“That was the first time I was like, ‘Holy cow, someone is listening. Let’s see what else we can get done,’” McGuire said. “It’s really been a short amount of time, really just in the last few months, that our staff has felt more empowered to say what’s on their mind instead of just whispering it and living in the shadows.”

“In the days following that open letter being published, we had good conversations between the brewers and our direct supervisor, the head of production,” Garrison said. “We all were able to sort of air our grievances and talk about the issues the letter raised. … At this point, for us, it’s more about making sure we are heard. And, to their credit, I think leadership in the U.S. at least appears to be listening.”

In response to these internal conversations and the larger cultural talks that have followed in the wake of Allan’s Instagram posts, BrewDog has recently taken a number of actions. The company appointed Wiser, a global consultant group, to conduct a full review of the culture within BrewDog. An anonymous survey was also sent to all staff members on June 29, responses to which will be incorporated into the independent review process. In an email to team members, BrewDog also said it would create an employee representative group “to ensure that our crew have a clear voice and connection to the decisions we take as a business,” in addition to creating a new ethics hotline, conducting a full review of salaries and benefits, and revising processes for career development and training. (Garrison, for one, is taking a wait and see approach to some of the proposals, noting in an email that, historically, employee representative groups have been used to diffuse the potential for collective action.)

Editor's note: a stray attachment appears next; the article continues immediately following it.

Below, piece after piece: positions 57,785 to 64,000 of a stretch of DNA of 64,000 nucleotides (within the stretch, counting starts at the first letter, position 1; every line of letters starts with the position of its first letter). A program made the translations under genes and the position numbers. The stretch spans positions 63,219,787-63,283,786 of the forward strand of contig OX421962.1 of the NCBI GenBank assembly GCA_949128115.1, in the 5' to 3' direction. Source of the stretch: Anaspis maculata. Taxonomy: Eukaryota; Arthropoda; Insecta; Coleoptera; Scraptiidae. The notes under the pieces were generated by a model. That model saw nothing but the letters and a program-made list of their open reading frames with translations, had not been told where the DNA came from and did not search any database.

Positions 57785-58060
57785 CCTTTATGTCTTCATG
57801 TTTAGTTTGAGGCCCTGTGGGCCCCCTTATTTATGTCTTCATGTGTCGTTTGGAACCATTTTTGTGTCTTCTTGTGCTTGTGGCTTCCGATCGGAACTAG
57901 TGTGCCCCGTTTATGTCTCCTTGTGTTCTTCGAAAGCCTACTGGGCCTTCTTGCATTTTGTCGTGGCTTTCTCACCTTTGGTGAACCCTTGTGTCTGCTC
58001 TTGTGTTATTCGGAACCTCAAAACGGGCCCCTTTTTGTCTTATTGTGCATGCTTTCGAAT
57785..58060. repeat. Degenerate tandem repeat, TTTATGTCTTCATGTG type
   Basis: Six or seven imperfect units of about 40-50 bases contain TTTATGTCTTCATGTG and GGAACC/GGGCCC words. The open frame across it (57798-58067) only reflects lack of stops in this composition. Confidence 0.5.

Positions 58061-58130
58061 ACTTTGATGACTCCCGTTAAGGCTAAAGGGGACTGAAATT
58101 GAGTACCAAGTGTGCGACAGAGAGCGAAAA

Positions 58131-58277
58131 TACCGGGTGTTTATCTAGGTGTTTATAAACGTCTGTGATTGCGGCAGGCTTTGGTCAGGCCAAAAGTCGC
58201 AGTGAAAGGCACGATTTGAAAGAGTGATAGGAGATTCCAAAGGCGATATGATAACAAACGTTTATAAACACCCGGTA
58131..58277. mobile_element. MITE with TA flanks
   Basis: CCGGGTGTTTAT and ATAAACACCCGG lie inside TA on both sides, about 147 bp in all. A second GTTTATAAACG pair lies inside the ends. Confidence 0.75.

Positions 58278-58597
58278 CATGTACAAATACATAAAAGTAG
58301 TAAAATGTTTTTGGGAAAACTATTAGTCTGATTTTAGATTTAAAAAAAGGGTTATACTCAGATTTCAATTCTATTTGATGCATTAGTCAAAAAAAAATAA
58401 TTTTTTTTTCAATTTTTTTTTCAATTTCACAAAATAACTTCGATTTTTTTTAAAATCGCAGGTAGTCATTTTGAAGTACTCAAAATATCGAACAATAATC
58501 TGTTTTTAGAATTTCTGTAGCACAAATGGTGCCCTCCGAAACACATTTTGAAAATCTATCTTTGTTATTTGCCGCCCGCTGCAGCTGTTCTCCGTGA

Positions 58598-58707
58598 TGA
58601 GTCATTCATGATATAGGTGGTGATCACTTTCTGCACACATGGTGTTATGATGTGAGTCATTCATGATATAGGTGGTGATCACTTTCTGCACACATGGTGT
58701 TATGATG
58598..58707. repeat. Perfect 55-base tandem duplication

“Any challenge an individual or business is faced with, it can be easy to get bogged down or frustrated, but the best way to approach it is as an opportunity to do things differently and better,” Block said. “I think any situation BrewDog is involved in where we’ve fallen short of our value or goals, we need to take a critical look at what happened and why, but also use it as an opportunity to make sure it doesn’t happen again moving forward.”